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From the Army to prison

‘What are you going to do when you leave?’ It’s a question that everyone hears as they make their way for the exit from military service.

Much has been written and understood about this 'transition'. Even the term makes it into a military process. Yet, for some it is akin to the grieving process (denial, anger, bargaining, depression, acceptance). The world is quite different on the other side of the fence. I have found myself working in a place I never would imagine, I have gone from serving in the Royal Tank Regiment to prison.

Not in prison in the convicted sense, although the departure from the structure, camaraderie and security of Army life to civilian employment can be a huge challenge for many; some Army leavers will end up in prison.

Instead I have found a new challenge by establishing 3 Pillars Project, working within the criminal justice system to provide positive role models through rugby coaching courses. Using excellence in sport and military leadership, we focus on three pillars of exercise, education and ethos as a foundation for effective rehabilitation. We offer long-term support to all course graduates and are committed to empowering individuals' potential to make a positive contribution to society in the future, regardless of their past.

Getting to this point has not been a simple process however. I am on my fourth job since leaving the Army, but I have gained something from each one. 75% of Army leavers change job in the first year. This is something to be considered by anyone pursuing resettlement. A wise man would 'skill up' but not keep his focus narrow, sometimes you have to put in the graft on something you do not enjoy to get to your dream job. Or, as I have found, your most rewarding work can be found in an unexpected place.

To develop financial understanding, one of my 4 jobs was an internship at a bank. I thought that a year working hard there would look very good on the CV. This didn't suit my more independent side. Before that, I did a short stint of work experience for a politician. It taught me that the army endows us with a huge range of skills and we should pitch ourselves competitively against civilian equivalents. Finally, I worked as a youth mentor and tutor; akin to Mary Poppins in trousers.

Perhaps what leaving the 3 jobs suggests, is that if I was to walk away from the many good things the Army offers, you must get some reward in a new job. I sought meaning. For me it lay in the autonomy of running a new social enterprise and helping others in a tight spot.

And that's how I ended up working in prison. I have settled on the route to becoming a social entrepreneur. In 2015 I started a social enterprise, 3 Pillars Project; using the skills we learn in the Army to engage young men in prison to engage with education, sport and work and turn away from crime. I found that all that we learn as NCOs or Officers has huge applicability to a people focused role of prison based mentoring. Having met a young 16-year-old serving a prison sentence, I was struck by how much this boy could have benefitted from the purpose that the Army gives young men. Perhaps he still could, I have met amazing soldiers that have served time prior to the Army.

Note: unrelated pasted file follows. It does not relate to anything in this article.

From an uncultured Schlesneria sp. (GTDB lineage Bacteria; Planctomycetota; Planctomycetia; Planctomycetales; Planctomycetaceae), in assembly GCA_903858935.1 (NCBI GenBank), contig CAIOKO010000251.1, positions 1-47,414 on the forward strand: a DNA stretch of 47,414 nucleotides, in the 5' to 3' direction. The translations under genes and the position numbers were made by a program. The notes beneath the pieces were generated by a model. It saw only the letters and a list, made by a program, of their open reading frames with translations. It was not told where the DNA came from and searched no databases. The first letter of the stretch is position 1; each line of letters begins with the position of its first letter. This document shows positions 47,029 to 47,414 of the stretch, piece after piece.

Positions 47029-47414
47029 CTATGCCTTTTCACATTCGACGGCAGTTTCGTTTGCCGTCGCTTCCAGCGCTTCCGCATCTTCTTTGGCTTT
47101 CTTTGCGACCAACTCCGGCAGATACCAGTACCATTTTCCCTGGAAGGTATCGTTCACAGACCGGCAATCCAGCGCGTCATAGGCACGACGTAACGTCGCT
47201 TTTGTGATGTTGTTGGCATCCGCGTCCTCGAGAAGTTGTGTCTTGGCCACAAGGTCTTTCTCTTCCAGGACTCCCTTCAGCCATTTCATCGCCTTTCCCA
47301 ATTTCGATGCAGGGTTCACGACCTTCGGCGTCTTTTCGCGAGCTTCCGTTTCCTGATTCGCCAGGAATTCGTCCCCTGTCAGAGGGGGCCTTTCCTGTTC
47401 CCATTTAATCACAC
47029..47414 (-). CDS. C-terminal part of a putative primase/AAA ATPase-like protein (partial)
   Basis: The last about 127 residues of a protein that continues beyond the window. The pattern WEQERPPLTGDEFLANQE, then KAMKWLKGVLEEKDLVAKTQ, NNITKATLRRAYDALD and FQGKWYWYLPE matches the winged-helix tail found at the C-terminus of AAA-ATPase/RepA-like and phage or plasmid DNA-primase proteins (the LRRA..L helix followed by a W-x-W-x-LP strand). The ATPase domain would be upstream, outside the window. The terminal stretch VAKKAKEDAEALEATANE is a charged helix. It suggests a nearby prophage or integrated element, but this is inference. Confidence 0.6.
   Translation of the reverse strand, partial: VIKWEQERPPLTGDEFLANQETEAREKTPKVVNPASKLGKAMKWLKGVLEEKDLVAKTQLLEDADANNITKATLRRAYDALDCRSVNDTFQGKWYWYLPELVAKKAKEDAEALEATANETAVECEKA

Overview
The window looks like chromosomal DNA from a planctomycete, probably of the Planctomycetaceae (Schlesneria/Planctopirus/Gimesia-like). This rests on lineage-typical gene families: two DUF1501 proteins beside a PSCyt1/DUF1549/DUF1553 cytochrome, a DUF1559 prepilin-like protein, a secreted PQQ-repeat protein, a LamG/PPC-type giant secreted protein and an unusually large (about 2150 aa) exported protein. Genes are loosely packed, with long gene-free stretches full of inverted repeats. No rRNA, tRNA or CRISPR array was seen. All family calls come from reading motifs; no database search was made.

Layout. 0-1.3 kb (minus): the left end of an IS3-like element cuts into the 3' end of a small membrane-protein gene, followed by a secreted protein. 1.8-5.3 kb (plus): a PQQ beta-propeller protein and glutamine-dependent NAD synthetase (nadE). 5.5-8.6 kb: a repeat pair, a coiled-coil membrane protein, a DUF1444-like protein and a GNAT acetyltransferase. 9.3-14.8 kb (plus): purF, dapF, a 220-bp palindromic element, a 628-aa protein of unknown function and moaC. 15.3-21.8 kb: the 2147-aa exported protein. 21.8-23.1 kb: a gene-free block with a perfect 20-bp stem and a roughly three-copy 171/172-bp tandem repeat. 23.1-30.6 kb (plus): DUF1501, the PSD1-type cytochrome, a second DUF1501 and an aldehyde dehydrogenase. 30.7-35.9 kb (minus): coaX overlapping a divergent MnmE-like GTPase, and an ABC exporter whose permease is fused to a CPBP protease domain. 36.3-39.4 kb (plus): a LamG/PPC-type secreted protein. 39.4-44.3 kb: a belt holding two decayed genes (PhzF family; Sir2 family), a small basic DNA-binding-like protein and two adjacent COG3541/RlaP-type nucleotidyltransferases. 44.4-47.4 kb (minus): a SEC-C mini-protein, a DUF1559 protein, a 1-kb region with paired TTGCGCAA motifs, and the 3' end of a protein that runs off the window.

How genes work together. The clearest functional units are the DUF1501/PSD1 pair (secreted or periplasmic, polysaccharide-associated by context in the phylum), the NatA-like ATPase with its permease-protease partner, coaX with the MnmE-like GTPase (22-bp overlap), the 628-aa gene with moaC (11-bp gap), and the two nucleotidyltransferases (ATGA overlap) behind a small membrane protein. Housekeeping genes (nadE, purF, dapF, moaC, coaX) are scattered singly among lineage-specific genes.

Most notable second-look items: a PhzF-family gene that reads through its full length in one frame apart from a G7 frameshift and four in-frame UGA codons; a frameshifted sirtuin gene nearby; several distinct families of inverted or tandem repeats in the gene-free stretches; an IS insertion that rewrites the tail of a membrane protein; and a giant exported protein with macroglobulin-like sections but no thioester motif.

This month we start our second prison based course teaching 15 prisoners how to play rugby. The true impact of the course is far greater. By teaching them a new skill, teamwork and giving them value, they are filled with self-belief. It sounds incredibly similar to what the Army does for many young men. We have developed a partnership with the Royal Tank Regiment to offer volunteer opportunities to serving soldiers to boost their wider mentoring skills and experience. It is not an Army recruitment effort, but we believe this synergy between the Army, Sport and Mentoring is a path to success to turn young men’s lives around that is currently untapped.

Young men on the course open up and share insights into their lives that they would never normally do. With this experience we hope to contribute to the wider debate about rehabilitation. Some believe in long harsh prison time, but this doesn’t work, it’s an expensive waste of life, money and time. In partnership with Cambridge University, we hope to measure the effect of exercise based mentoring on well-being and attitudes to violence. We want to really understand the neurological development that is occurring. By better understanding a problem, you have more chance of solving it.

Leaving the army thus far has been a varied journey for me. And I'm sure it will be for most people, but it has also led me to something incredibly rewarding. If you are thinking about resettlement, be sure you want to do it,  keep your options open, but most importantly find meaning in what you will do.


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